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... fragmentation mode and metrics, only 9 of 106 29 microliths are complete: max. size is 59.5, 10.5, 5.5 mm; min. 18.7, 9.3, 2.9 mm; average 35.9, 9.9, 2.9 mm; average W is 9.6 mm and T is 2.8 mm. One ventral Dufour in layer III was made on a small proximally broken blade (>33.2, 13.6, 4.6 mm) by fine alternate semi-steep bilateral/distal retouch ( Fig. 29: 11). Blanks of all non-geometrical microliths have unidirectional (17) and some convergent (5) dorsal scars and show mostly "on-axis" detachment (22). Twisted (14), flat (10) and curved (5) lateral profiles were recorded. Only 2 micro-notches and 1 Dufour (layers II, III and IV) show an "off-axis" pattern combined with twisted profiles. ...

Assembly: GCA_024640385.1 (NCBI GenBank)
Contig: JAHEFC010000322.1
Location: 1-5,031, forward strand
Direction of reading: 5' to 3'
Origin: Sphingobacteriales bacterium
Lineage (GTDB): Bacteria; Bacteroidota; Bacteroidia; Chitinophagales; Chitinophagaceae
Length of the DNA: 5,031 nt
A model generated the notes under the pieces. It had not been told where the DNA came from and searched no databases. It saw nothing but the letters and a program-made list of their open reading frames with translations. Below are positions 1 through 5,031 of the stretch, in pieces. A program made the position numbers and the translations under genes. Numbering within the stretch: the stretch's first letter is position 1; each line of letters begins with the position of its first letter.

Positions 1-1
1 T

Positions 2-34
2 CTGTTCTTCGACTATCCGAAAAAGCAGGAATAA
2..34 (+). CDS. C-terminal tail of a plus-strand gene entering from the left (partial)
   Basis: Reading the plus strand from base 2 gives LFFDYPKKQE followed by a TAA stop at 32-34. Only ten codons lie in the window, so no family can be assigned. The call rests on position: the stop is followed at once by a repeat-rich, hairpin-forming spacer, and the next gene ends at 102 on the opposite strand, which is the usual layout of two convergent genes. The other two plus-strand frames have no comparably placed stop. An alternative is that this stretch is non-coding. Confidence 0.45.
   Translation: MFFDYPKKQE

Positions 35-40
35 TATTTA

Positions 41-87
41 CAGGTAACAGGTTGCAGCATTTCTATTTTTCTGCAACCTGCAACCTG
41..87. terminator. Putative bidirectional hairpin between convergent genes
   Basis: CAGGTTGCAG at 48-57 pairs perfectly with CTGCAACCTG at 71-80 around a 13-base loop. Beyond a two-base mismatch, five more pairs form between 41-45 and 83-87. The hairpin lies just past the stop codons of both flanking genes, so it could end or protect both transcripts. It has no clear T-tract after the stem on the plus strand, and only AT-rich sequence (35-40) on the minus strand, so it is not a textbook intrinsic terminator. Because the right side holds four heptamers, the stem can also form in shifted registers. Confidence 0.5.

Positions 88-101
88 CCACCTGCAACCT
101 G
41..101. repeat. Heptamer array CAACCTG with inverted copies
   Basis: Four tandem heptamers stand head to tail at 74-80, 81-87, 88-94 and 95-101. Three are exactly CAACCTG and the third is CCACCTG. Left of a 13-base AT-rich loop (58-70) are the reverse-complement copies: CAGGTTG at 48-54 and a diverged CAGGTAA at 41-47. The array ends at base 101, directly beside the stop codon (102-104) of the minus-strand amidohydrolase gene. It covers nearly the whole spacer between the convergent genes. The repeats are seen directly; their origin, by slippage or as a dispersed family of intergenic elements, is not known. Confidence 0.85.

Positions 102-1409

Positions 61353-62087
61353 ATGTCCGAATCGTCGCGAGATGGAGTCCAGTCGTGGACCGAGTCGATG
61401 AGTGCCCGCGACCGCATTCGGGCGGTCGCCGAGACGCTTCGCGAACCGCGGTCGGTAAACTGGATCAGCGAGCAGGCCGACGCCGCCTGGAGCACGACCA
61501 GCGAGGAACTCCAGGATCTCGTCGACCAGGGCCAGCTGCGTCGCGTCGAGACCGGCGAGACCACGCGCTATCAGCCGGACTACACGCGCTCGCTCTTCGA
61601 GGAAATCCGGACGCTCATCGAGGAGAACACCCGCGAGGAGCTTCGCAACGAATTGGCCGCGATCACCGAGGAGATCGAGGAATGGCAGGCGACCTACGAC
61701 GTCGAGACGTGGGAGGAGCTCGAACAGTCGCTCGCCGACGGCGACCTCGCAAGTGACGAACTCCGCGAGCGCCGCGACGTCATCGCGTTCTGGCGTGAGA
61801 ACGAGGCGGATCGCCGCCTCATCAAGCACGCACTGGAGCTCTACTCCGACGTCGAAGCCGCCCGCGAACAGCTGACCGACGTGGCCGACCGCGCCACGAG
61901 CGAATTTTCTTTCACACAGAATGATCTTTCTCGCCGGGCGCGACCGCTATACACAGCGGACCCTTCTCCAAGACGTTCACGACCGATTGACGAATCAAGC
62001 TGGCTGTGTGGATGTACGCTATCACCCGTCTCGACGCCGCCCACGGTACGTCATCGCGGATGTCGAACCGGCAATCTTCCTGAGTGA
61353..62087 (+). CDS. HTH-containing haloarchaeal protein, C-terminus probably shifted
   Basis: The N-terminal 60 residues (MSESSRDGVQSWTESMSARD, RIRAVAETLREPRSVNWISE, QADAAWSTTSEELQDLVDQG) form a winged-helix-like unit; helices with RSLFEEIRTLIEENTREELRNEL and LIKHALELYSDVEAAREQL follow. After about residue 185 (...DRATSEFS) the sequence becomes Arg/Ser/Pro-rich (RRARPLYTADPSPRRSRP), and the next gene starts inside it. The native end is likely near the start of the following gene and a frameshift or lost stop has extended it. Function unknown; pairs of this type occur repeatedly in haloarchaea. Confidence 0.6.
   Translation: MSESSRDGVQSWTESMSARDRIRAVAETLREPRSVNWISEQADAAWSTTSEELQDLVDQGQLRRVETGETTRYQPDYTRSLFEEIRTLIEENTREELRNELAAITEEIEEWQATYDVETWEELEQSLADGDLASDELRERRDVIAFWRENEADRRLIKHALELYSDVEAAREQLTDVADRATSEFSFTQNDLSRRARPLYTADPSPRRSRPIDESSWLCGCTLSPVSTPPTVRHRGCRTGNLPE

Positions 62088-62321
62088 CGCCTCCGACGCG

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... and luminescence dating nevertheless showed that all findings above the lowermost layer I ("Quartzitic industry") belong to the last glacial cycle (for details see Kels et al. subm.). When compared to the original description of sediments by Mogoşanu (1978), it can be said that during re-excavation the same main geological features were detected (Fig. 4: 1). However, it turned out that the upper part of the sequence, including most of the archaeological layers, is dominated by the surface soil, here a Stagnic Albeluvisol. This soil developed under moderate climate and temporary soil wetness and is quite common on comparable sediments in flat or dell positions of the Banat foothills (Ianoş ...